Likewise, on the whole, the APA community did not take Frank Chin seriously enough and as a result, his legacy hasn’t gotten passed down to the younger generations of college APA the way Kingston’s works have. Only a few straight APA male activists have written empathetically about Chin, and they, too, weren’t taken seriously.
Why don’t we take straight APA men seriously? Is it a matter of invisibility? No. We see them. The truth is, we don’t really like them. They’re villains. They represent male dominance. Heterosexual dominance. And before anyone can do a doubletake on the logical fallacies there, we got the waves of APA women feminists who reinforce the villain archetype with narrative after narrative of straight APA men who fail to protect women, because whether or not we realize what it is we’re doing (*cough* traditional gender roles *cough*), at the heart of it that’s what women want: men to be protective. So it isn’t that Asian women believe the crazy villain stereotypes of Asian men; it’s that we don’t necessarily see them as protective over us, and so subliminally it’s easier for us to buy into the overt stereotypes, or worse yet, generate them, and then proceed to ignore and dismiss the rational straight Asian men who challenge those stereotypes.
Okay, so here is where I ought to make a confession. I have no idea where I’m going with this. I kinda started without a point, in case that wasn’t flawfully obvious already. So I’ll just end by sputtering the remaining thoughts that come to mind.
(1) While new and independent media have continued to offer more representation of straight APA men these days, they seem only to be fixated on having the Asian guys hook up with women. That isn’t enough to overturn the perfect villain stereotypes, especially if society still defines heroism as protecting women, not banging them. So. There should be more portrayals of straight APA men who protect women. It’s not enough that the Asian guy hooks up with a girl. That’s, dare I say it, such a heterosexual male chauvinist view of what it means to be a positive male role model. No. What’s more important is representing straight APA men in protective roles.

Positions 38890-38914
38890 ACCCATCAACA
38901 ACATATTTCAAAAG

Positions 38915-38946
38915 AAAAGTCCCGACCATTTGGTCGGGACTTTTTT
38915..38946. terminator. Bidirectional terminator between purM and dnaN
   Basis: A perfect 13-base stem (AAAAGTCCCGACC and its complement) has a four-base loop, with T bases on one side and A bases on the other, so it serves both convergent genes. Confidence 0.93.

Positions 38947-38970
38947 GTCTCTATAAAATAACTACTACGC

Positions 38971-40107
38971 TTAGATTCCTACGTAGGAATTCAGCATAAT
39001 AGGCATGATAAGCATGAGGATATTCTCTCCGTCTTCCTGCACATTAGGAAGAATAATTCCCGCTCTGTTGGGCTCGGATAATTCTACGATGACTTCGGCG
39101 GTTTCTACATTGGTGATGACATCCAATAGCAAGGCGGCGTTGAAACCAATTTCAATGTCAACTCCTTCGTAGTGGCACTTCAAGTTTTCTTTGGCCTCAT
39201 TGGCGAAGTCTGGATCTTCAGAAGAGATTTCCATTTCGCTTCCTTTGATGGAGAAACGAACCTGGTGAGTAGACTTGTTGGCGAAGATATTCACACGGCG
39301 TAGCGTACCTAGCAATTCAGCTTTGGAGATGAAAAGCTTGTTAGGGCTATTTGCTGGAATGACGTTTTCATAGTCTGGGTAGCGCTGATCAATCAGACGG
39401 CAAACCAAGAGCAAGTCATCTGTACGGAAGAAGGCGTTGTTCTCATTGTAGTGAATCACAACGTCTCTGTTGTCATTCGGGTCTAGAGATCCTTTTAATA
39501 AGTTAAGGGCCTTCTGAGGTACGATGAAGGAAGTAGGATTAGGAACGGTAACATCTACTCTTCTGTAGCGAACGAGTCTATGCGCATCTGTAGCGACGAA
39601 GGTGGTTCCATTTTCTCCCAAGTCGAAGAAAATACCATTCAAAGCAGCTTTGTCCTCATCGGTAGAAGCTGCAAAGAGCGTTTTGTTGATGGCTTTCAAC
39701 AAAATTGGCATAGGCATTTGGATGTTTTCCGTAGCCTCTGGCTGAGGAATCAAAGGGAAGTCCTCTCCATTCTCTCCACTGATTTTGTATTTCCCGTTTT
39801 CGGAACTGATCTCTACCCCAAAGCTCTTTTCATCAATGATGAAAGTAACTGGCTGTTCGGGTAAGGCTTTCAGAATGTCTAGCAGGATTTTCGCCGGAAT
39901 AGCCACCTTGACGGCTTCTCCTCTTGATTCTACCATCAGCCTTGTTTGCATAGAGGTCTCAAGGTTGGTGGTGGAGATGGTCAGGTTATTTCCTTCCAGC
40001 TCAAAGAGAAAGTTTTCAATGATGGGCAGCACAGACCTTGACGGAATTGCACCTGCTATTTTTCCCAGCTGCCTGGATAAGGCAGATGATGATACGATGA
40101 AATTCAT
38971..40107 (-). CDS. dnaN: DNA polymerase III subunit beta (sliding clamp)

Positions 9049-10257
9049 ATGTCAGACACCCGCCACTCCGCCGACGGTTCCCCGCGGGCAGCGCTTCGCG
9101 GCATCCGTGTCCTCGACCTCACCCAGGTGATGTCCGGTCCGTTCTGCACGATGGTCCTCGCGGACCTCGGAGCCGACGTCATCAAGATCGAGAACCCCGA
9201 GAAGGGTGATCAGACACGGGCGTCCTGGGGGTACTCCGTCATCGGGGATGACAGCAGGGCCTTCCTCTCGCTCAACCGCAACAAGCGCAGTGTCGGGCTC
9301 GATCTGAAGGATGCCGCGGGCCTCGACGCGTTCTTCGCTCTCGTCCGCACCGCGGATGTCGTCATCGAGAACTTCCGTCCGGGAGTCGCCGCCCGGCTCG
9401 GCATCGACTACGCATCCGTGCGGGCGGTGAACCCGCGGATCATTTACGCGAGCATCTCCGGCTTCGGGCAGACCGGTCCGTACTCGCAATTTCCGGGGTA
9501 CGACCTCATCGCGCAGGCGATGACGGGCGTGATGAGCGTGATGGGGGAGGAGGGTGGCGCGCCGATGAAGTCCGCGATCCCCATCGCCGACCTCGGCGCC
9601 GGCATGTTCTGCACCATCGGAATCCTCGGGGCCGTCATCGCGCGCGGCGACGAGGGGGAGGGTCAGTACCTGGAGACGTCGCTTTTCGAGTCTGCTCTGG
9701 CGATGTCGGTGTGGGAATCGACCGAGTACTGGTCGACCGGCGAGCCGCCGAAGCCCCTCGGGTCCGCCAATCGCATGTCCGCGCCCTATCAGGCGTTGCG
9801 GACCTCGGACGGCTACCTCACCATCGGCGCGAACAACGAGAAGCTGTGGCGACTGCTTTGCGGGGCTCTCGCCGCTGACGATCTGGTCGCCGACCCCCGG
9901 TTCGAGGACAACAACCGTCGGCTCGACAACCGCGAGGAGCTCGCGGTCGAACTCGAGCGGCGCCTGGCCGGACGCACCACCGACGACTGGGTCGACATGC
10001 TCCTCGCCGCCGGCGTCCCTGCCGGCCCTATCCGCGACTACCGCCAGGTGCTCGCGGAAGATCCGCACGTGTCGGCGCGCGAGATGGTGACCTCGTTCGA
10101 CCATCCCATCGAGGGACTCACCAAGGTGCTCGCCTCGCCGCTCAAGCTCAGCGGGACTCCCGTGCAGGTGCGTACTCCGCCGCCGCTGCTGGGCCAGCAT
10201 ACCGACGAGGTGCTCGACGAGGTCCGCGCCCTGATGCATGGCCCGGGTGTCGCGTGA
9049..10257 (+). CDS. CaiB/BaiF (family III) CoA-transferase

(2) Point number (1) is sexist. But it’ll work, if your goal is to use the media to improve the standing of straight Asian men. At least it’ll get Asian men noticed by women. Like how it works to wear something red and slinky if you’re a woman wanting to get noticed. In fact I think that’s why Asian women got noticed in the first place. “Me love you…”
(3) Earlier in this piece I mentioned the mathematics of weighting marginalization. Here’s the complication: Since anything whites are part of is still considered more important, more worthy of public attention, i.e., the feminist movement and the gay rights movement, APA women and APA gays have that affiliation, and that sympathy. I’m not saying those movements perfectly include the voices of their APAs, but at least with that affiliation and sympathy, there’s mainstream support. Straight APA men are not a part of any white-backed movement and as a result, do not have any affiliations, sympathies, or mainstream support. They are the more marginalized and thus if there is any work left for activists to do, it would be to seek a dynamic equilibrium between the APA sexes. After all, isn’t that what feminism is all about?